Q 65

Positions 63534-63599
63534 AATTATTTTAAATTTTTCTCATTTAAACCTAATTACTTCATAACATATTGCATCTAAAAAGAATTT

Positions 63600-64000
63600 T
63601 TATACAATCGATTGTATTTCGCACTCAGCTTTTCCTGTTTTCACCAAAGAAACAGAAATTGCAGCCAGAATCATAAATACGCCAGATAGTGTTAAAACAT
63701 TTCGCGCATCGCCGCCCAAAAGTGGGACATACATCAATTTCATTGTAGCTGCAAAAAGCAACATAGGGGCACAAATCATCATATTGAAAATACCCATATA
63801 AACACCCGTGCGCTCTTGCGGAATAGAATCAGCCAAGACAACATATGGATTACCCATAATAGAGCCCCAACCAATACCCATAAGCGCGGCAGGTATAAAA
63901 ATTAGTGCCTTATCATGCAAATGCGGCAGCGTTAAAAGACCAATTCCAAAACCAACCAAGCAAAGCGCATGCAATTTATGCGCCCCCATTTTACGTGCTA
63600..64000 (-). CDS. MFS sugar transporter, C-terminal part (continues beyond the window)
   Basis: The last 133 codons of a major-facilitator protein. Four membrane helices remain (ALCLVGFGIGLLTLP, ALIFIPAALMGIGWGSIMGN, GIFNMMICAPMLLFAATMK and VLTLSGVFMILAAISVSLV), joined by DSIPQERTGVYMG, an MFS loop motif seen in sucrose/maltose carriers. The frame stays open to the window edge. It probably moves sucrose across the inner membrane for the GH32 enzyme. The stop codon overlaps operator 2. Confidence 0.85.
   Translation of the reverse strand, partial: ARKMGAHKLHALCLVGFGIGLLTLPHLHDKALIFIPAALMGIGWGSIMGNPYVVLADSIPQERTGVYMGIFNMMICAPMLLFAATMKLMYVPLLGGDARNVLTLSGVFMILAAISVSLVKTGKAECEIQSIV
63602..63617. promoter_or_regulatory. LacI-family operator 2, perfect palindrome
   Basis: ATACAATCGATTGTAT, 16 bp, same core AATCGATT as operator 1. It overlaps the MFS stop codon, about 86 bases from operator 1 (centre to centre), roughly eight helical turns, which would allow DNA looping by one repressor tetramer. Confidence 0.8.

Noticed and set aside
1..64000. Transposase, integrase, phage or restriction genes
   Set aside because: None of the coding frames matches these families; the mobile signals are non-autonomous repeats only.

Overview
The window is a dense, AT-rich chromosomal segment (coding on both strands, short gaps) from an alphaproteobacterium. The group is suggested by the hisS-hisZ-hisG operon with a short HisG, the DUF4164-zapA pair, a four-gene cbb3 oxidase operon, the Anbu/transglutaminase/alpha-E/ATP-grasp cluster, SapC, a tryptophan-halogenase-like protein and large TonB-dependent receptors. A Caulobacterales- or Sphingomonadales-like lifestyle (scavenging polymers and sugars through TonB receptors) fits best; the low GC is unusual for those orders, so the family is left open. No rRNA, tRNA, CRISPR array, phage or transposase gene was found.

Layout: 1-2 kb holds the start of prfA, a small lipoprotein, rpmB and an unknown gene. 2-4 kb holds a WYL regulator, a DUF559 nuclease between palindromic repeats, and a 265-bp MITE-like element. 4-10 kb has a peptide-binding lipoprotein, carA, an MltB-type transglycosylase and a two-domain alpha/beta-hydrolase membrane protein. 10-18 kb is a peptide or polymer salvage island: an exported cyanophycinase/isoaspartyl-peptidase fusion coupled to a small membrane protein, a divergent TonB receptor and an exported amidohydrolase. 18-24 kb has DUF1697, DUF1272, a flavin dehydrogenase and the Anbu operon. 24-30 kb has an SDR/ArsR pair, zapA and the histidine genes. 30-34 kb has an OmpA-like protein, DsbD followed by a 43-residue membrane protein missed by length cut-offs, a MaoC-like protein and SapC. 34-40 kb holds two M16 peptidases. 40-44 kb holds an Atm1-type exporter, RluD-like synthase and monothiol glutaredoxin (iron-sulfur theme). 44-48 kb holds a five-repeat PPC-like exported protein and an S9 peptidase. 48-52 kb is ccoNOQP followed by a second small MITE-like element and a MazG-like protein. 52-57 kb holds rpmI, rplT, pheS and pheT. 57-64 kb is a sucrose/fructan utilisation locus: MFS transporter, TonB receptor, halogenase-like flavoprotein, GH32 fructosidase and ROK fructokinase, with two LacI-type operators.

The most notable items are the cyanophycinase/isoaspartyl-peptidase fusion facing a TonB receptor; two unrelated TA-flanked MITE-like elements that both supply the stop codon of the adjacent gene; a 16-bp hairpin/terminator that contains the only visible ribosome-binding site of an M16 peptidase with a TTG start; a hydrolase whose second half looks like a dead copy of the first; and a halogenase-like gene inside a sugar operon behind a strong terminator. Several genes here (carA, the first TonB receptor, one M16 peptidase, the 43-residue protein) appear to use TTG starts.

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This album found Q 65 at their peak, and this reissue adds six strong bonus tracks to the original 12, including their first two singles, "You're the Victor" and "The Life I Live." Q 65 were among only a handful of non-English speaking bands of the mid-'60s whose talent rivaled second-tier groups such as the Pretty Things in the search for a rock-oriented update of Chicago blues. What set them apart, and what makes Revolution very reminiscent of Back Door Men by the Shadows of Knight, is the broad range of music performed above and beyond the basic R&B. The band played acoustic as well as hard psych numbers along with the standards, and experimented with harmonium and other instruments to make Revolution more interesting than the average garage release. Despite the eclecticism, their blues interpretations work best, from the nice take of "Spoonful" to the groundbreaking 13-minute cover of "Bring It on Home," the real missing link between the rave-ups of the Yardbirds and the post-Cream jam bands of the late-'60s. Not every move is successful, as a few numbers are derivative, and vocalist William Bieler's language barrier sounds clumsy at times. Like many great bands of that era, Q 65 peaked in 1966-1967, and then fell into disarray after Bieler was drafted, never again reaching the heights of Revolution. Start with this, or the harder-to-find Complete Collection (1966-1969), for a surprisingly consistent set of songs by a group you may have assumed to have only been one-hit wonders.

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